Phonebloks and Motorola Team Up to Save the World From Disposable Gadgets

If today’s smartphones are super-powerful computers that cost $700, why do we throw them out every time they break a nail?

Dave Hakkens launched a social movement called Phonebloks by posting a video that, in less than two months, is on its way to 17 million views on YouTube.

Right now all cellphones, and most gadgets, are made by permanently wedding many tiny components into one seamless package. The upside is you get a razor-thin phone capable of incredible performance. The downside is when something goes wrong with one of those components, you’re forced to chuck the whole device. Consumers also have to trade in their gizmos because one or two elements is out of date. Your phone’s processor, for instance, might become too slow, but the RAM and other components are still good.

The idea of Phonebloks is to build a phone you can keep forever, by making it modular, open and compatible with interchangeable components.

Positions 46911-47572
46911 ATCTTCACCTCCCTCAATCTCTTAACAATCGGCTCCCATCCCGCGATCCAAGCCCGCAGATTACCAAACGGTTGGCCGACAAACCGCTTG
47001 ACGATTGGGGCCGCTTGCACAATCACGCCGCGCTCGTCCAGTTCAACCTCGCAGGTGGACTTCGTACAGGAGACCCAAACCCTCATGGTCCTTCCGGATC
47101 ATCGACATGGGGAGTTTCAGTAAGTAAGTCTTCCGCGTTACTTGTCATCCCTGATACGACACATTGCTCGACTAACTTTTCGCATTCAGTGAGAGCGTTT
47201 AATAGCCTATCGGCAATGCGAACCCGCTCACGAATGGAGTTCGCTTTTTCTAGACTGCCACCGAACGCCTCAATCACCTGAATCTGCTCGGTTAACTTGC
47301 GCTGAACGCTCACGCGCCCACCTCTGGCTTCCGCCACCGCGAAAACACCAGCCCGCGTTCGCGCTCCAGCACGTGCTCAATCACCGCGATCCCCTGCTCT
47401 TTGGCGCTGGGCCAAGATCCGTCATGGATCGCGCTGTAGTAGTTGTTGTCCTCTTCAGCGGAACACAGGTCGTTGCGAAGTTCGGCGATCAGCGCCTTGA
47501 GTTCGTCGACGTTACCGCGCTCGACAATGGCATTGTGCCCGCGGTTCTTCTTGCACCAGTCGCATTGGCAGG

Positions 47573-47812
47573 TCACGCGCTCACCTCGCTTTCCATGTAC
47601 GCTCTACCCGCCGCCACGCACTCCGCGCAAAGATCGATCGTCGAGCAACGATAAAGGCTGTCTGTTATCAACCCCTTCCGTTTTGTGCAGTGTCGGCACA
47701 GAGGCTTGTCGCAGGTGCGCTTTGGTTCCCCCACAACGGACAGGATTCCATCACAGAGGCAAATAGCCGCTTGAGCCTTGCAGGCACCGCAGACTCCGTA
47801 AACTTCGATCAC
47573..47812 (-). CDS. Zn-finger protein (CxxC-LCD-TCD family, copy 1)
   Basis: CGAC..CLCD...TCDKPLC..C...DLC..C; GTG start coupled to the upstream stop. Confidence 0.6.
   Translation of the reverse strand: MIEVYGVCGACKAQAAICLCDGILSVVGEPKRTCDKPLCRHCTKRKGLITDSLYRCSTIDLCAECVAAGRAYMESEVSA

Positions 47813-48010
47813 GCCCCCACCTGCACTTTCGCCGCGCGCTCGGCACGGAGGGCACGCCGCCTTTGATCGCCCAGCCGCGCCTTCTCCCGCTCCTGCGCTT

The Verge explains how this will work:

Hakkens envisions the practicalities of building a modular phone as a mix of Etsy and a software app-store. Hardware developers will offer up their wares and buyers will pick and choose the particular specs of their desired phone. Moto’s underpinning the whole thing by developing the first prototype device, and later providing the sweetly titled endos (short for “endoskeletons”) upon which to mount your various components. Those will be joined by the release of Module Developer’s Kits and prizes for the most accomplished designs.

To Hakkens and his community’s credit, they didn’t just rest on their hits, but took the idea to a number of big players. They discovered that Motorola has been secretly working on a similar idea, and so the two outfits have teamed up.

Below you can watch the original Phonebloks video, followed by the collaboration announcement.

— Posted by Peter Z. Scheer

Peter Z. Scheer
Managing Editor
Peter Scheer grew up in the newspaper business, spending family vacations with his mother at newspaper editors' conferences, enjoying daycare in editorial departments and begrudgingly reviewing his father's…
Peter Z. Scheer

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